We had just gotten off the plane and it was only 11AM. Bryan had wanted to maximize his time in Singapore after having spent a week in Malaysia, so he booked the earliest flight he though we could tolerate. Check-in took awhile, since our early arrival meant it was harder for them to find a room for us. By the time everything was all set, it was closed to lunchtime.
“Where shall we go?”
Just for fun, I did a search for Din Tai Fung, one of my favorite dumpling chains, and did a double take.
There’s one less than 500 feet away!
Could it be? It turns out we were staying in a massive hotel complex called Marina Bay Sands that was connected to a fancy mall. Din Tai Fung was connected to our hotel right inside that fancy mall.
We immediately started walking.
The Marina Bay Sands is worth mentioning. We stayed here because Bryan’s conference was in the building, and thus all conference goers were staying here. The building itself is pretty impressive. Developed by Las Vegas Sands, it is the most expensive building in the world, clocking in at $4.7 billion USD! Las Vegas Sands won the bid to build it in 2006. The entire complex finally opened in 2010.
One of the most famous features is its “Infinity Pool”, a long pool that spans the entire rooftop where the water appears to just drop off the edge of the building.
The view of the city from the pool are stunning.
One of the best things about Marina Bay Sands is that it’s connected to a mall via an escalator. You don’t even have to get sweaty from Singapore’s very humid outdoor weather.
So after walking a mere 500 feet, we came upon this!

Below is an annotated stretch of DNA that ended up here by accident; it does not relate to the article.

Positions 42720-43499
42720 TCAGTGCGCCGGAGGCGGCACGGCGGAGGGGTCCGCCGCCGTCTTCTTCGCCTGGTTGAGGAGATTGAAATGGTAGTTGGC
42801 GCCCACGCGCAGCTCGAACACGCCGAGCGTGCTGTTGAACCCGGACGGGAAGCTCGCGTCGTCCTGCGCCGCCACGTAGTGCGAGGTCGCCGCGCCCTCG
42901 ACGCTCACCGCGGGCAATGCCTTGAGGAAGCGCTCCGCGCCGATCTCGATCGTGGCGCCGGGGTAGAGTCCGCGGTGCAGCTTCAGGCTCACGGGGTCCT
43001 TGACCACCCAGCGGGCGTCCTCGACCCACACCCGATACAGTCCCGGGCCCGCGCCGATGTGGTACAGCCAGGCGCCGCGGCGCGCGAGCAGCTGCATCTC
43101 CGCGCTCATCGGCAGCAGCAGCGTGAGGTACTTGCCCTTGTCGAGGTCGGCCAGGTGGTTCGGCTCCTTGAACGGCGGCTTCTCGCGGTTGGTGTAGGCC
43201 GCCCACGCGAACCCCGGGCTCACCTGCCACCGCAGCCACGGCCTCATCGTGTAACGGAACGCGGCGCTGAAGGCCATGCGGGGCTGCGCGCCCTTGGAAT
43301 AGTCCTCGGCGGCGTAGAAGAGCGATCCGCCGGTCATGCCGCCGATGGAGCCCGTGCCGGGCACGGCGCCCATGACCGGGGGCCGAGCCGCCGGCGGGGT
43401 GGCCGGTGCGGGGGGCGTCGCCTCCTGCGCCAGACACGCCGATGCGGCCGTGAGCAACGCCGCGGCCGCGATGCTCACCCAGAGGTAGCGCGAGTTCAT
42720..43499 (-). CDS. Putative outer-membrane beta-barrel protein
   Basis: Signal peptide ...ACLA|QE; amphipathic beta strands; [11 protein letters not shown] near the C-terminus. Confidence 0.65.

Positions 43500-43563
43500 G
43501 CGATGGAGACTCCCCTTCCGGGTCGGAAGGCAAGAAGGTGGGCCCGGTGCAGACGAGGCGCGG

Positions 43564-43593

I was famished, so we ordered a few appetizers to tie us over. This simple little cold dish of bean curd, mung bean thread, and bean sprouts was refreshing, healthy, and tasty.
Bryan wanted to get these spring rolls, which were pretty tasty.
One unique bun that they had was the Chili Crab Bun, a nod to Singapore’s famous local dish, Chili Crab. It was fine, but nothing compared to the real thing (which we would enjoy several days later).
All in all the food was excellent and I very much enjoyed my convenient lunch. We ordered a lot of the standard dumplings we always get, including the pork and vegetable dumpling (which is like 90% vegetable); the black truffle xialongbao (soup dumpling), which could very well be my favorite soup dumpling in the world; and my favorite dessert dumpling, the whipped taro dumpling (I could eat a whole order by myself, which I usually do since Bryan doesn’t really like that one!).
I am definitely jealous of all the people in Singapore who have access to multiple Din Tai Fungs all over the city.
Someday . . . someday it will come to the East Coast.
This is the 14th post in the Malaysia and Singapore! series and the first one covering Singapore. Other posts in this series include Lot 10 Hutong – Kuala Lumpur’s Most Famous Hawker Stalls Under One Roof, LaZat Malaysian Home Cooking, Otak, Otak Fish Dumplings in Banana Leaf, Little Penang Cafe + Visiting the Petronas Twin Towers, Roti Jala – Malaysian Lacy Pancake, Nonya Malaysian Chicken Curry. Bijan, Onde Onde, Jalan Alor -Kuala Lumpur’s Most Famous Food Street, Walking Food Tour of Kuala Lumpur, Mamak – Malaysia’s Indian Muslim restaurants, and Hiking the Rainforests in Malaysia (and swimming the waterfalls!) with Open Sky Unlimited